India’s ban on more than 177 Chinese-owned apps leaves many people insecure, especially Chinese nationals engaged in business in India.
“India is a difficult country to do business in the current situation,” said Chen Xiaoming, a Chinese citizen who did real estate business in Gurgaon, northern India, who left for China earlier this year.
After the Indian government’s decision to ban 59 Chinese apps on June 28, it was time to wait for Chinese companies to operate in India.
The list of applications banned included TikTok, WeChat, Bigo Live, UC Browser, Xender, SHAREit, Helo, Likee, CamScanner, Vigo Video, Mi Video Call – Xiaomi and Clash of Kings.
And on September 3, India banned a further 118 Chinese apps, including the popular game app PUBG.
Despite the reassurance of their Indian neighbors, friends and colleagues, there is an atmosphere of uncertainty among Chinese nationals doing business in India.
“We expect the tension between the two countries to defuse sooner or later, but we are a little concerned until it actually happens,” said another Chinese citizen who works in Gurgaon on condition of anonymity.
Another Chinese citizen who works in a pharmaceutical company in Haryana said there are serious doubts as to whether top Indian leaders really get advice from well-known professionals before the ban was enforced.
Some Chinese brands with manufacturing sites in India – such as smartphone market leader Xiaomi – are making it a point to include “Made in India” legends.
Another Chinese handset maker Oppo had canceled the live stream launch of its flagship 5G smartphone in the country in June amid protests.
A Chinese citizen studying at Delhi University said she and her family are feeling the stress, but many Indian friends and her neighbors have reassured her not to be scared.
Talking about whether the ban will affect the bilateral relationship between the two countries, Prof. Swaran Singh of Jawaharlal Nehru University and chairman of the Center for International Politics, Organization and Disarmament, said he does not think so, as it is largely a is a symbolic gesture.
There were massive domestic grounds that prompted the Indian government to take action against Chinese apps, he said. Gopal Krishna Agarwal, national spokesman for the Bharatiya Janata party (economic affairs), said tensions in border areas forced the Indian government to ban the apps, but the decision will not affect bilateral trade.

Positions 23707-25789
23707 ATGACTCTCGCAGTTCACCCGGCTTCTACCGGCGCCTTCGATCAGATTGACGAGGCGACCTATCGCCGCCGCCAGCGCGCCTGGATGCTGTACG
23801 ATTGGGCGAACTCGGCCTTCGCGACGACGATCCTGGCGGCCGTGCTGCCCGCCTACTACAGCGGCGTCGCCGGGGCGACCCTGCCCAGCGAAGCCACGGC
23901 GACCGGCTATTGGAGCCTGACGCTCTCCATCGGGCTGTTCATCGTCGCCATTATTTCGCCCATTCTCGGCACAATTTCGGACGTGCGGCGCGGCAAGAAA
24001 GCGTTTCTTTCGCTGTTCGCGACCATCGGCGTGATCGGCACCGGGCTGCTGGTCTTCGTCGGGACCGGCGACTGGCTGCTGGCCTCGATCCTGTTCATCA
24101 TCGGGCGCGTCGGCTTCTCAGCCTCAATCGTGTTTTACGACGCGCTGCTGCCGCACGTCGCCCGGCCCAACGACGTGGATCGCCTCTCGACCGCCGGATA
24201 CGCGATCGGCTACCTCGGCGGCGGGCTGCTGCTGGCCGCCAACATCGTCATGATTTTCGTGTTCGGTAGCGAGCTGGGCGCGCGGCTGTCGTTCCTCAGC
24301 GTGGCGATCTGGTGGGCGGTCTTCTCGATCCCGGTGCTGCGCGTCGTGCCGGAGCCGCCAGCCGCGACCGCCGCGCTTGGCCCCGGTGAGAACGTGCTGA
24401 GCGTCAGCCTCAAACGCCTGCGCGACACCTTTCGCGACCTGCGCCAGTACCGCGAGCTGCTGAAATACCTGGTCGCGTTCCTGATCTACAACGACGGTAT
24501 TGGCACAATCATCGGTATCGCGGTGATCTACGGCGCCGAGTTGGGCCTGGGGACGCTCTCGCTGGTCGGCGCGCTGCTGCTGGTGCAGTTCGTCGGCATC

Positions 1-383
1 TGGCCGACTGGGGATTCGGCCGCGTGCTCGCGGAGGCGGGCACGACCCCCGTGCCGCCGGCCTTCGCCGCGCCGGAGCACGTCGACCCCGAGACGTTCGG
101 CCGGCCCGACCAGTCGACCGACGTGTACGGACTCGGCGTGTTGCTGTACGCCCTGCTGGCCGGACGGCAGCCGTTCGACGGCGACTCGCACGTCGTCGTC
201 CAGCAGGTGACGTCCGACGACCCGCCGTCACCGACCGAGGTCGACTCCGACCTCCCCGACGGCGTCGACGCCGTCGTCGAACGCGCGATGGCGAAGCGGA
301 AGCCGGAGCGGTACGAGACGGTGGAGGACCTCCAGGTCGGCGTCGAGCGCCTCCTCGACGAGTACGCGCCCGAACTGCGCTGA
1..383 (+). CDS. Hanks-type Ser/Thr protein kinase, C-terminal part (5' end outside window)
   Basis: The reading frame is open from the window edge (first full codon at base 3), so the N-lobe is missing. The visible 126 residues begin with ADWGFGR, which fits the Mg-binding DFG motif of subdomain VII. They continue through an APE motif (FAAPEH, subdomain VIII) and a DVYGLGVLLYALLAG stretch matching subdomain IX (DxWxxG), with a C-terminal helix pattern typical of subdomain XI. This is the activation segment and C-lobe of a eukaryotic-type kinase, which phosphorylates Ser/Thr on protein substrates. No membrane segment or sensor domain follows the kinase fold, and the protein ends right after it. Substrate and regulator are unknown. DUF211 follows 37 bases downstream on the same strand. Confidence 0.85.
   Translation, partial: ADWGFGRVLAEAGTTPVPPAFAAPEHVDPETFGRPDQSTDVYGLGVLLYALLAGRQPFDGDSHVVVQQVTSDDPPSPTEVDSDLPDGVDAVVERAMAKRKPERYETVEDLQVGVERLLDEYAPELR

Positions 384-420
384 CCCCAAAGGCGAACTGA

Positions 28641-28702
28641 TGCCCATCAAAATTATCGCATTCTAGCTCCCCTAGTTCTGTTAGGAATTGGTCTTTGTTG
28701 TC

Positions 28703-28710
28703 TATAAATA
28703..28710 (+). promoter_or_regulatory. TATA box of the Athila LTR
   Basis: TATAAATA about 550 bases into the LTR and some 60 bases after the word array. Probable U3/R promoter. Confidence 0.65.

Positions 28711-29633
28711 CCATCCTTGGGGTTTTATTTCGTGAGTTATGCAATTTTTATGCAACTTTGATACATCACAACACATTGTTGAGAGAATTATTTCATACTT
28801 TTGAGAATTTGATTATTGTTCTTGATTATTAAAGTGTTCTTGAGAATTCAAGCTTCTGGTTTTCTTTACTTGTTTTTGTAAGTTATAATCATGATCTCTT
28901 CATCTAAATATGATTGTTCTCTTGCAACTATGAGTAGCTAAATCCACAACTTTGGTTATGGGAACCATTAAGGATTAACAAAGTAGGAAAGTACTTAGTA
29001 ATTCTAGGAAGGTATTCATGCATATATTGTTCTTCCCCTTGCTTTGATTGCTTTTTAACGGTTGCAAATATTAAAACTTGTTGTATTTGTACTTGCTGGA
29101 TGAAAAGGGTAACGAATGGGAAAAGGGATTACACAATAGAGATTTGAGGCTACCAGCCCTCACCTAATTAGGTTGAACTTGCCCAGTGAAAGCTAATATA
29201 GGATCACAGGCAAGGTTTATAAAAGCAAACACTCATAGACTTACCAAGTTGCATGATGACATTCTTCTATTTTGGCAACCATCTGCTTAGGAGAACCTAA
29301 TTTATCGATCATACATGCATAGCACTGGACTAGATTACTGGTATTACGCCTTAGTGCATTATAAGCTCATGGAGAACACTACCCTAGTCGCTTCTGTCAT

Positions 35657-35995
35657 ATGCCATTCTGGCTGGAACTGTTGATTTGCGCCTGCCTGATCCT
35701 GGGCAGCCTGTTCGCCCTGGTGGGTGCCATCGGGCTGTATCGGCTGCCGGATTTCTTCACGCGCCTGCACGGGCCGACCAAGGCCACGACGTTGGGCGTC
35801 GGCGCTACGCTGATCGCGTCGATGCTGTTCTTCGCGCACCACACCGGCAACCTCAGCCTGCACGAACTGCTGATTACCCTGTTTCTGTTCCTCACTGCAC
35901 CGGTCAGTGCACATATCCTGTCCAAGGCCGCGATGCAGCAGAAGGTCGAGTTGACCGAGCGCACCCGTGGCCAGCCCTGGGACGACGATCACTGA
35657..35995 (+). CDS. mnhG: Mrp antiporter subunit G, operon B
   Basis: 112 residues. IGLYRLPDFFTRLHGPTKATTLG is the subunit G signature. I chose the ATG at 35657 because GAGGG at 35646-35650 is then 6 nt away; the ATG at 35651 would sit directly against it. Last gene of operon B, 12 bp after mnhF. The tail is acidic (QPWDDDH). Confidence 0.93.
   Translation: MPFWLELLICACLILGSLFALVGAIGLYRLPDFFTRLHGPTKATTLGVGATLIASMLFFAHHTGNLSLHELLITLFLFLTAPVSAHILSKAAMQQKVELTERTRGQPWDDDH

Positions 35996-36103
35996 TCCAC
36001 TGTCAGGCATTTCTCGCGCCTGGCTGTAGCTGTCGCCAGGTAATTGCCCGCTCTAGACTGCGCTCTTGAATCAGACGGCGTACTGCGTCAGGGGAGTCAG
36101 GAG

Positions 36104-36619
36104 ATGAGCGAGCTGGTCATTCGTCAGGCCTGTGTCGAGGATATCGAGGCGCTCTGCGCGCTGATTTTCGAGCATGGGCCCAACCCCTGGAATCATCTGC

However, bilateral trade will shrink by $ 10 billion this year, Prof. Singh expects. However, data available from the Directorate-General for Commercial Intelligence and Statistics shows that the ban has not affected bilateral trade so far.
According to India’s embassy in Beijing, bilateral trade was $ 90 billion, in 2019 India’s trade deficit with China was $ 56.95 billion.
Tarun Pathak, an associate director at Counterpoint Technology Market Research, said that after the unfortunate June 15 border incident in which soldiers died in brawls, India’s certain moves underscore its ambitions to become more national.
A well-known economist who worked in a government sector and agreed to speak on the condition of anonymity stated that a potential technical war between the two most populous countries in the world would harm Chinese business interests and threaten tens of thousands of Indian jobs against the backdrop of a coronavirus- related delay.
Prof. Sugata Marjit of the Indian Institute of Foreign Trade said of the ban that it is a signal that India is a big market and that foreign policy has something in return.
Still, the bilateral trade surplus in China’s favor remains an ongoing concern as Indian exports to China are barely catching up. Prof Marjit noted that China is India’s third largest trading partner with a huge trade surplus and “we also benefit a lot from Chinese goods”, “But in monetary terms China has much more to lose on the face of it.”
The writer is a journalist from New Delhi.